AGOA Five Years Later: Lessons Learned, Challenges Ahead
Introduced in the United States Congress in April 1997 and signed into law in May 2000, the African Growth and Opportunity Act (AGOA) was prompted by the realization that “it is in the mutual interest of the United States and the countries of sub-Saharan Africa to promote stable and sustainable economic growth and development in sub-Saharan Africa.” Proponents of the Act asserted that by extending certain trade benefits to developing sub-Saharan countries, conditioned on structural market and political reforms, the United States would promote economic development and democratic rule, while reaping the benefits of strong trade relations with growing African markets.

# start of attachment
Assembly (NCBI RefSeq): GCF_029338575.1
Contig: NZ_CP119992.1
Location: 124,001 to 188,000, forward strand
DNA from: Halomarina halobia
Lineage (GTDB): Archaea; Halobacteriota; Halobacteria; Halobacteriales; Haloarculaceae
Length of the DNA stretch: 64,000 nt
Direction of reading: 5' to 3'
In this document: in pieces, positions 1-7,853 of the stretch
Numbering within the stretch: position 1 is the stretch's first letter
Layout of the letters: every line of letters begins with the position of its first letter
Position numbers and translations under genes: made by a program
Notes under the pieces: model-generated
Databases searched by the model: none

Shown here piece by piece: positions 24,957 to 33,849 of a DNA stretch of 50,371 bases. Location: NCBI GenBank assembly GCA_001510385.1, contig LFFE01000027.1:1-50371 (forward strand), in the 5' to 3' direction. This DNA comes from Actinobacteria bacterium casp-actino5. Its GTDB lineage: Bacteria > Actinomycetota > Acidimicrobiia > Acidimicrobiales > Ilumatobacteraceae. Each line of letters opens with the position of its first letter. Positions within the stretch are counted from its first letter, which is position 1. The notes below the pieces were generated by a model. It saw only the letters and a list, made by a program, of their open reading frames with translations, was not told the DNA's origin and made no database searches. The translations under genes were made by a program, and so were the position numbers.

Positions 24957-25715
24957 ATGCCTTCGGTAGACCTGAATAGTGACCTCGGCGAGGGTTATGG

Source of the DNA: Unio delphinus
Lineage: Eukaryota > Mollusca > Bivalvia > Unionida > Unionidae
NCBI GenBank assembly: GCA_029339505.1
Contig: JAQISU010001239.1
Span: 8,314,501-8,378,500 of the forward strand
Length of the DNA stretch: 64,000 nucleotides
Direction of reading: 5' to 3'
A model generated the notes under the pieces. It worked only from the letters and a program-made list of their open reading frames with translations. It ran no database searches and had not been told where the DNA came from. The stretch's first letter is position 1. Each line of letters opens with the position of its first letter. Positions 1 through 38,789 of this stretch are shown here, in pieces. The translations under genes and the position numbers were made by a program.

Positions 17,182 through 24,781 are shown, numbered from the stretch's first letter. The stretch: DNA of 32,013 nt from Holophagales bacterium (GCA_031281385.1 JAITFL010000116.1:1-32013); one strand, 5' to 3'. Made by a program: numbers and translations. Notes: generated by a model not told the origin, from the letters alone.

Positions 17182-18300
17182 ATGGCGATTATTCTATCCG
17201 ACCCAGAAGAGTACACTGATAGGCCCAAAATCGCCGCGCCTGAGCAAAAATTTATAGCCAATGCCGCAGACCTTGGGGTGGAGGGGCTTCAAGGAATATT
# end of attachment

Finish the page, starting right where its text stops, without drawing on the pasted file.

About the Author
The Africa Program works to address the most critical issues facing Africa and U.S.-Africa relations, build mutually beneficial U.S.–Africa relations, and enhance knowledge and understanding about Africa in the United States. The Program achieves its mission through in-depth research and analyses, including our blog Africa Up Close, public discussion, working groups, and briefings that bring together policymakers, practitioners, and subject matter experts to analyze and offer practical options for tackling key challenges in Africa and in U.S.-Africa relations. Read more